Harry’s House, by English singer Harry Styles, won the title of Album of the Year. Styles got his start in the boy band One Direction, which was manufactured by the entertainment industry like New Kids on the Block and the Monkees once were. After the band’s de facto breakup in 2016, Styles pursued a solo career, gaining notice for his gender-bending fashion sense and his upbeat, playful persona.

Styles performs an updated “blue-eyed soul” that’s light on “soul”: a pleasant amalgam of disco and ’80s synth pop suitable for piping into a hotel lobby. The album conveys little sense of musicians interacting with each other; it is a professional product, polished to a sheen.

Lizzo at the 2020 Grammys (Photo credit Cosmopolitan UK)

Styles sticks to harmless love songs and displays a modicum of cleverness, but not depth. His gentle warble is as unthreatening as can be. His demonstrations of sensitivity and words of reassurance to his romantic partners are gentlemanly and might well be sincere. But if the album is as introspective as Styles claims it is, then he spends little time thinking about anything of substance. His only comment about the outside world is that listening to the news is unpleasant. He’d rather focus on sushi restaurants, red wine and romance.

Lizzo’s “About Damn Time” won Record of the Year. The upbeat song evokes disco artists such as Chic and Donna Summer. Lizzo says that she wrote the song to “celebrate our survival and celebrate how far we’ve come” from the “major traumas and hard experiences” of the past few years. But the singer fails to name any of these “hard experiences” (such as the pandemic, police killings, inflation and the attempted fascist coup), which are by no means behind us. Instead, she celebrates alcohol and luxury goods, throwing in a few gratuitous profanities along the way. “It’s bad bitch o’clock, yeah, it’s thick-thirty. / I’ve been through a lot, but I’m still flirty,” she sings. The implicit (and false) return to normalcy has Lizzo “feelin’ fussy, walkin’ in my Balenci-ussies,” and she needs “two shots in my cup.” Lizzo is not an especially good singer, and the escapism and lack of serious commentary in this supposedly topical song are conspicuous. 

The song “Unholy” by Sam Smith and Kim Petras won the award for Best Pop Duo or Group Performance. It combines electronic instruments, mechanical rhythms, an ersatz church choir and minor chords to little purpose. Smith sings about a married man who visits a mistress or prostitute to do something “unholy” (a word that is frankly silly in this context). Petras, in her turn, demands accessories from Prada, Miu Miu et cetera before touting her discretion and continual availability for sex. This is a joyless celebration of libido and materialism; it elevates sensation over substance. The duo’s much-noted nonbinary, transgender status does not make the song any more meaningful.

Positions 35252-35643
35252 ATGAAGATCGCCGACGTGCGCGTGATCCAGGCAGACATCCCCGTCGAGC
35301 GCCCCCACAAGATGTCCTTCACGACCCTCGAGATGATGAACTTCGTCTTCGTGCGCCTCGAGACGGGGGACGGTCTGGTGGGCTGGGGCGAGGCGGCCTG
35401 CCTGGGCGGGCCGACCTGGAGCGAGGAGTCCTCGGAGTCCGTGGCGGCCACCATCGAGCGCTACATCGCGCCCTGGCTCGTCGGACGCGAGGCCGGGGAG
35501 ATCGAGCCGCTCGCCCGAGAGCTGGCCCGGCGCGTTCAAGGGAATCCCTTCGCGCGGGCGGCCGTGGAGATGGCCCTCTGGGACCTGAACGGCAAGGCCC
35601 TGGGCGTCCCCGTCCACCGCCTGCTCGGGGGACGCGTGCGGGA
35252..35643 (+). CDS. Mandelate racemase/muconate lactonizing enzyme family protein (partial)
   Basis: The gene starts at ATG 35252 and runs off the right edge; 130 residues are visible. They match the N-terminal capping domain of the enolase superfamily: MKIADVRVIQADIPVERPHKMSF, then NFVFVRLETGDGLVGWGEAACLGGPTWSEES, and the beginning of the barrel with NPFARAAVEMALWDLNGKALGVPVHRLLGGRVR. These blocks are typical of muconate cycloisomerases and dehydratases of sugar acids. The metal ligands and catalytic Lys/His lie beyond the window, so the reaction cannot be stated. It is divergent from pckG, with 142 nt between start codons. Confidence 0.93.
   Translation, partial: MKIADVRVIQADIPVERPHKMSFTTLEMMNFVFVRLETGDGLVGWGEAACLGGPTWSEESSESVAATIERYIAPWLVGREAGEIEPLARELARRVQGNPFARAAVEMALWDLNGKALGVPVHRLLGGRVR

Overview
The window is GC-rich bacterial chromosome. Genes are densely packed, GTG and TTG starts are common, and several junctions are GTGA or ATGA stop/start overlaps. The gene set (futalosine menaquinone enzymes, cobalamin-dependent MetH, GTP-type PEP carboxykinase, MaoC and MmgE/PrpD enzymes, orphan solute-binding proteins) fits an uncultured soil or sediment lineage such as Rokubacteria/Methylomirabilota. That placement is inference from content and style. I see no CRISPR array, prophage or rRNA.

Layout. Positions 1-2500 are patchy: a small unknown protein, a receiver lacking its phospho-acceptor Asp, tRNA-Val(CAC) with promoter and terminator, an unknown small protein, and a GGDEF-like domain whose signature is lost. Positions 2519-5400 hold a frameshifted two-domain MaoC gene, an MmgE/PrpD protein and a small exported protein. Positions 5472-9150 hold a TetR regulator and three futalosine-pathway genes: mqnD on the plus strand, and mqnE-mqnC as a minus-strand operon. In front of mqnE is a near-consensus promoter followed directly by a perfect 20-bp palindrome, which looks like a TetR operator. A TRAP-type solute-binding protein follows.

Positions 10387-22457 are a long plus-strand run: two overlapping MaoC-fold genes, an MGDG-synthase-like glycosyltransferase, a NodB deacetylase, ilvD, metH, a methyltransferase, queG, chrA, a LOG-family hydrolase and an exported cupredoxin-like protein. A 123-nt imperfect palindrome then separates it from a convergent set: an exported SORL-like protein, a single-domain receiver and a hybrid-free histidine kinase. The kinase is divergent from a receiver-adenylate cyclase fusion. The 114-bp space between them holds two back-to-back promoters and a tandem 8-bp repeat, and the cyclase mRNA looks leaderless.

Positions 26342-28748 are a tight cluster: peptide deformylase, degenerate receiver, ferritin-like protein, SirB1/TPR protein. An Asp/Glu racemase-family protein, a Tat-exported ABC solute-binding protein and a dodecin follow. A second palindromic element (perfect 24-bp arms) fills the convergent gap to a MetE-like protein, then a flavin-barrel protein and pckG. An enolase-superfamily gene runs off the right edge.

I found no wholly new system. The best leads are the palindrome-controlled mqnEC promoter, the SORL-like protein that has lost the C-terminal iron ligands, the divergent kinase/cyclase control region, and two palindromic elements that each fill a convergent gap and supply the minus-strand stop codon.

To close the Grammys, DJ Khaled performed his song “God Did” alongside rappers Rick Ross, Li’l Wayne and Jay-Z. This opus grinds on for more than eight minutes without any musical development. In an apparent attempt to create an atmosphere of reverence, the song begins with a clumsy, autotuned, unintentional insult to gospel singing. Rick Ross and Li’l Wayne indulge in braggadocio but connect it, however tenuously, with the religious theme of the song.

Rihanna, 2018 (Photo credit Fenty Beauty)

Not so Jay-Z, who makes the song all about himself. He changes the refrain “God did” into “Hov did,” Hov being his nickname (short for the modest “Jay-Hova”). Our hero sucks up all the oxygen and turns the song into a tedious paean to his wealth and power. He brags about his personal brands of marijuana and champagne, his collaboration with Rihanna on lines of makeup and lingerie, and his tax shelter in the Bahamas. Every line is about how he made a million dollars on some venture or other, yet he has the audacity to claim that his goal is to make “real” people “feel seen.” Do the real workers who toil to produce his luxury goods feel seen? Jay-Z is a foghorn of megalomania. The song is truly insufferable. 

During her Super Bowl performance February 12, Rihanna proved to be little better than her business partner Jay-Z. She sang a career-spanning medley of hits such as “Bitch Better Have My Money,” “S&M” and “Rude Boy.” The cultural and moral void of her music was embodied in lyrics such as “You wanna see me naked,” “Strippers and dollar bills,” and “Money makes the world go round.” Rihanna grimaced, grabbed herself strategically and wagged her rear end in a remarkably perfunctory performance. The robotic moves of her horde of white-clad dancers matched her robotic music. Rihanna herself showed little energy or stage presence.

The most revealing, and obviously planned moment came when she paused to apply some of her vanity brand setting and blotting powder. This was likely the first time that a Super Bowl performer has interrupted her show to advertise her own wares. Rihanna previously had refused to perform at the Super Bowl in solidarity with former quarterback Colin Kaepernick, who was blacklisted by the National Football League for protesting police brutality. But perhaps her true principles are summarized in her lyric “All I see is dollar signs.” 

Today’s popular musicians are by no means responsible for the far-advanced economic, social and cultural breakdown. But how can anything remotely progressive come from artists who have embraced capitalism with both arms? This embrace commits them to a rejection of social responsibility and a refusal to address the conditions in which masses of people live. In other words, it commits them to a rejection of art’s capacity to illuminate and inspire. Reversing this cultural degradation will involve an attack against its root cause. It will require the inspiration generated by a mass movement of the working class against the tyranny of corporate and financial capital.